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Changes coming to Canada’s medical inadmissibility rules

National flag on stethoscope conceptual series – Canada

Canada’s Immigration Minister Ahmed Hussen says current medical inadmissibility rules for newcomers are out of touch with Canadian values and need to be reformed.


Hussen appeared before Parliament’s Standing Committee on Immigration on Wednesday as part of a broader review of medical inadmissibility rules for immigrants, which he said was “necessary and long overdue.”


Canada’s current policy of refusing immigrants deemed likely to cause excessive demand on health and social services is more than 40 years old and needs to be brought into the 21st century, Hussen said.


“From a principled perspective, the current excessive demand provision simply does not align with our country’s values and the inclusion of persons with disabilities in Canadian society,” Hussen said.


Section 38-1C of Canada’s Immigration and Refugee Protection Act defines excessive demand as one “for which the anticipated costs would likely exceed average Canadian per capita health services and social services” over a period of five consecutive years immediately following the most recent medical assessment. In some cases, that period can be extended to 10 consecutive years. The anticipated impact on existing wait times for health and social services in Canada is also considered.


In 2017, the cost threshold for a demand to be considered excessive was $6,655 per year, or $33,275 over five years.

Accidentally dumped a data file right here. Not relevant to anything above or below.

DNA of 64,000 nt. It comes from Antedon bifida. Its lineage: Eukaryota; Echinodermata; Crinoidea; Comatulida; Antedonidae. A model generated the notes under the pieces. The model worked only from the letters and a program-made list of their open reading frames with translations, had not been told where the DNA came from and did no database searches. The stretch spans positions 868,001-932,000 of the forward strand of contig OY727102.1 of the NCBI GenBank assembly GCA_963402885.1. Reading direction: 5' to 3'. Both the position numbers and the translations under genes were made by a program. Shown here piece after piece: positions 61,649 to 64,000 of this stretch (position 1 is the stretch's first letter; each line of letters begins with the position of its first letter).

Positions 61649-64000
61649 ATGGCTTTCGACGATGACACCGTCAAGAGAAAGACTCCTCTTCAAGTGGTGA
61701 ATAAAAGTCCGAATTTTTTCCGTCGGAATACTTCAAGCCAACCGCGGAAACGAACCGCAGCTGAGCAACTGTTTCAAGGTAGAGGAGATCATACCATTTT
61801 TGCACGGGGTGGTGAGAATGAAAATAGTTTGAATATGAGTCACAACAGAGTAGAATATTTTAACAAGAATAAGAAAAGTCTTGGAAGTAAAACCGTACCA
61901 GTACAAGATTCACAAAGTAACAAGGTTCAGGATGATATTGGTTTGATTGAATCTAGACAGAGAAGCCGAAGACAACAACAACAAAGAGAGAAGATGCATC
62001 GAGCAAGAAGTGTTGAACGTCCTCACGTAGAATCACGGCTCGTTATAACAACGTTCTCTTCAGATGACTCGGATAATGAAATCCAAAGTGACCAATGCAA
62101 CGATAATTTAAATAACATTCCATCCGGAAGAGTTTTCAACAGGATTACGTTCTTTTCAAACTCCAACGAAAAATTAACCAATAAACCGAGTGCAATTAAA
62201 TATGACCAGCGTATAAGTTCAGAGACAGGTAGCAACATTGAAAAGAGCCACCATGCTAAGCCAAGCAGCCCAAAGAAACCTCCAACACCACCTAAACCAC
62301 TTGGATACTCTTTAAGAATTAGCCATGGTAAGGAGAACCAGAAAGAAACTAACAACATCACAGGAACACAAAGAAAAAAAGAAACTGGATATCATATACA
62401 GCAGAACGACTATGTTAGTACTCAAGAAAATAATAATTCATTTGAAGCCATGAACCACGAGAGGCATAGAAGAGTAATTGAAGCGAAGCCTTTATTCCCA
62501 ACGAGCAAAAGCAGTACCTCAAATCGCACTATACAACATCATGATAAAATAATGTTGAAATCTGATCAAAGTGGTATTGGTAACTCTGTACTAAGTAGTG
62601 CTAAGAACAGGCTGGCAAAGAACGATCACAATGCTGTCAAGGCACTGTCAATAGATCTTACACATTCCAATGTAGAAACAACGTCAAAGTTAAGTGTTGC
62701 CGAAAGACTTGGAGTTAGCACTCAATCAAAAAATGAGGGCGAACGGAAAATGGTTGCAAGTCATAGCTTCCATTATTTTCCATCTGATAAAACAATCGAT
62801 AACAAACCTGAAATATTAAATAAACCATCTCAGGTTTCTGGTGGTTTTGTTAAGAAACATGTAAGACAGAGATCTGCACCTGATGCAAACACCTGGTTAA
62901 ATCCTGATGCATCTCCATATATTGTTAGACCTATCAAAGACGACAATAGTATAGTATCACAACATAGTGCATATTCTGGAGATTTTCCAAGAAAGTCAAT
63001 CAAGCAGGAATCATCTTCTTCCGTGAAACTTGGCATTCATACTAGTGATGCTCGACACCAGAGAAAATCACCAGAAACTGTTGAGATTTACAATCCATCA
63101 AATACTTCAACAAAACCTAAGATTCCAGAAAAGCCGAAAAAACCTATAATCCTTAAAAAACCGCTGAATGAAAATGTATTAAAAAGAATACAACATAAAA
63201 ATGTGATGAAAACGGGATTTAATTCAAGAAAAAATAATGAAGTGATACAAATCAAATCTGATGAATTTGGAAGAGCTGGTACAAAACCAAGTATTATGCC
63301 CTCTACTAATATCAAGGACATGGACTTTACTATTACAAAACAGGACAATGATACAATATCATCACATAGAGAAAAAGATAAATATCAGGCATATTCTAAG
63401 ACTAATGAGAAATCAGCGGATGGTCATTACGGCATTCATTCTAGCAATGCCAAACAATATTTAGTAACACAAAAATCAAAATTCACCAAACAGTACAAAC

There are a number of exemptions to the excessive demand policy in cases of Family Sponsorship for a sponsor’s spouse, common-law partner or conjugal partner and dependent child.


Savings through current rules ‘incredibly small’


Decisions based on the excessive demand rules result in estimated annual savings of about $135 million, Hussen said. In 2015, that amount represented 0.1 per cent of all health spending in Canada.


“The numbers we are talking about are incredibly small,” he said.


Hussen noted that his department, Immigration, Refugees and Citizenship Canada (IRCC), launched its own review of the policy in 2016 that consulted with Canada’s provincial and territorial governments and disability advocates, and took into consideration the current legal landscape.


A number of potential changes have been discussed, Hussen noted, including adjustments to the cost threshold and changes in the groups exempt from the provision.


‘All options on the table’


When asked if IRCC would consider scrapping the excessive demand rule altogether, Hussen said “all options are on the table.”


He stressed, however, that the medical examination now required of every applicant for a Canada Immigration Visa and some applicants for temporary status in Canada will remain in place.


The goal of the review, Hussen said, is to uphold the federal and provincial governments commitment to ensuring both the protection of Canada’s health and social services and the fair treatment of immigrants.



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